Sidi’s Dual Flex system is another highlight that broke in rather quickly. The hinged, dual position upper is free from stitches and is made from injection-molded plastic. The combination of the rubber sole, Dual Flex upper and slim heel all worked together to make this boot comfortable and impressive in terms of on-bike feel.
Our first ride in the boots wasn’t the dream ride we hoped it would be. Then again we should have been prepared for a break-in period on such a performance-oriented piece of equipment. We reached out to Sidi North America’s distributor, MotoNation and found out that Sidi uses a memory foam type of material in the heel and it takes about 50 miles to fully break in and conform to the rider’s heel.
Before our next ride we installed a pair of insoles to fill some of the void in the wide boots and set out for our second ride. By the end of the day the boots were already feeling a lot better. The Dual Flex system was working smoother, the leather and buckles were settling in and the insoles greatly helped keep our feet in place.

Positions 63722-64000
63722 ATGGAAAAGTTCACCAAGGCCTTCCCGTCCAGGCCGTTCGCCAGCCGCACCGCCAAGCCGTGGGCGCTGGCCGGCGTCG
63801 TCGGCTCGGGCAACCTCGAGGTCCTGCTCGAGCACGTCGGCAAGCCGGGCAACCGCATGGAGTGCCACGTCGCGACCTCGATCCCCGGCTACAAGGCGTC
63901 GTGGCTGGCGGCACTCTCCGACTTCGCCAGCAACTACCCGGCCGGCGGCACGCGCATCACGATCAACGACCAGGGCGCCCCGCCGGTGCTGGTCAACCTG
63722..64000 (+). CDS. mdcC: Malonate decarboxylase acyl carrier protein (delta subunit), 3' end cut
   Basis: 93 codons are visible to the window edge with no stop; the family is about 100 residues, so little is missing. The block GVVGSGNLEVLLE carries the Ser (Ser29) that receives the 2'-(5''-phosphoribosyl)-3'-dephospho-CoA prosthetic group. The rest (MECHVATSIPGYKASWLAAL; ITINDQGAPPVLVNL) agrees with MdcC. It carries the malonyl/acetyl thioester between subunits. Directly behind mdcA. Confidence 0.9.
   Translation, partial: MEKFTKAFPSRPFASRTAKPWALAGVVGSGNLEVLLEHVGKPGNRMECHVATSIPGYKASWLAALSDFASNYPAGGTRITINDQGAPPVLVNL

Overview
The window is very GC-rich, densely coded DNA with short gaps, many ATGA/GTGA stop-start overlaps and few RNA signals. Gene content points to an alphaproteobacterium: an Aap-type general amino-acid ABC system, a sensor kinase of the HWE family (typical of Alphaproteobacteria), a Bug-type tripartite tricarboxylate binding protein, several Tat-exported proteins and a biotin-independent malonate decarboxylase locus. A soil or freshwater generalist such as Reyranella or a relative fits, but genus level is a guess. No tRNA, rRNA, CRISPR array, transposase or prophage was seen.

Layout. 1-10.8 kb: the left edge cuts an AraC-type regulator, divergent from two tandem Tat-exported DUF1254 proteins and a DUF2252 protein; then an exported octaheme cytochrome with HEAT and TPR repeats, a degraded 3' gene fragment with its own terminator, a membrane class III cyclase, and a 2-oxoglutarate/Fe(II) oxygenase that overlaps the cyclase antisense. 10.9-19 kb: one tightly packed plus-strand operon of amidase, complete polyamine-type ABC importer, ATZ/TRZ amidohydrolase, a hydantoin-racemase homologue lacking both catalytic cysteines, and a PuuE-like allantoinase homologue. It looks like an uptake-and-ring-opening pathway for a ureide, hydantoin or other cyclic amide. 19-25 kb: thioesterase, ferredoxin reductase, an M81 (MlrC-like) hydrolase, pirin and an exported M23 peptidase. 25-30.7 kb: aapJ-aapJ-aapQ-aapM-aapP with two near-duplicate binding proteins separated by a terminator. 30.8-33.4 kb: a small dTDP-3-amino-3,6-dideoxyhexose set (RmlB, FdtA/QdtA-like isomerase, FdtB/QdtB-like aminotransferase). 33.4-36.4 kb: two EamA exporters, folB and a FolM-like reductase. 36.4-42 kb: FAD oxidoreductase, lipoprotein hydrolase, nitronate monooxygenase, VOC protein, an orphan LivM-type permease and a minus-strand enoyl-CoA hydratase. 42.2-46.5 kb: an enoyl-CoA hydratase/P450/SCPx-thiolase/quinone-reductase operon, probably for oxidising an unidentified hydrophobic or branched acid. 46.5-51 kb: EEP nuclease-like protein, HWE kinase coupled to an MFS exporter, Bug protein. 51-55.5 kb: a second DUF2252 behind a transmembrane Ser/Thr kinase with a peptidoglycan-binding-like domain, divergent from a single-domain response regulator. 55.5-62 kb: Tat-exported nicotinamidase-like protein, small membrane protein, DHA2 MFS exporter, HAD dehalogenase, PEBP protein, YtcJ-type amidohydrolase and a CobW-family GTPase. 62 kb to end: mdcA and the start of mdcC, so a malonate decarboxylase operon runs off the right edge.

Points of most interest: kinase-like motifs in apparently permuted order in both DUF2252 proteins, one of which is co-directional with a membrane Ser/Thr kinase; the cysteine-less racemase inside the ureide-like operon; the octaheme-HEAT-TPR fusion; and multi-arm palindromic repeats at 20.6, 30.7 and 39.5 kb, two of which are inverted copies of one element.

As we mentioned above, our normal rides in Oregon involve navigating ancient lava flows, technical rock gardens and lots of wooded singletrack. These rides require plenty of time walking to remove downed trees, scouting lines up rock falls and taking pictures at scenic overlooks. The traction both on and off the bike are incredible on the Crossfire 2 TA boots. Foot peg and brake pedal feel are also impressive. We are fans of stitched-on welt soles not only because of the added traction and comfort, but because of the ease of shifting. In quick shift situations simply get the lip under the shifter and you can focus more on dancing between trees and your next braking point instead of pivoting your foot to get your entire toe under the shifter.
The outer construction of the boot is classy, as one would expect from an Italian footwear company. The molded, anatomically shaped and thermoplastic treatments give the boot an almost futuristic look. Sidi covers high-use areas like the toe with plastic guards to protect the boot and improve shifting performance.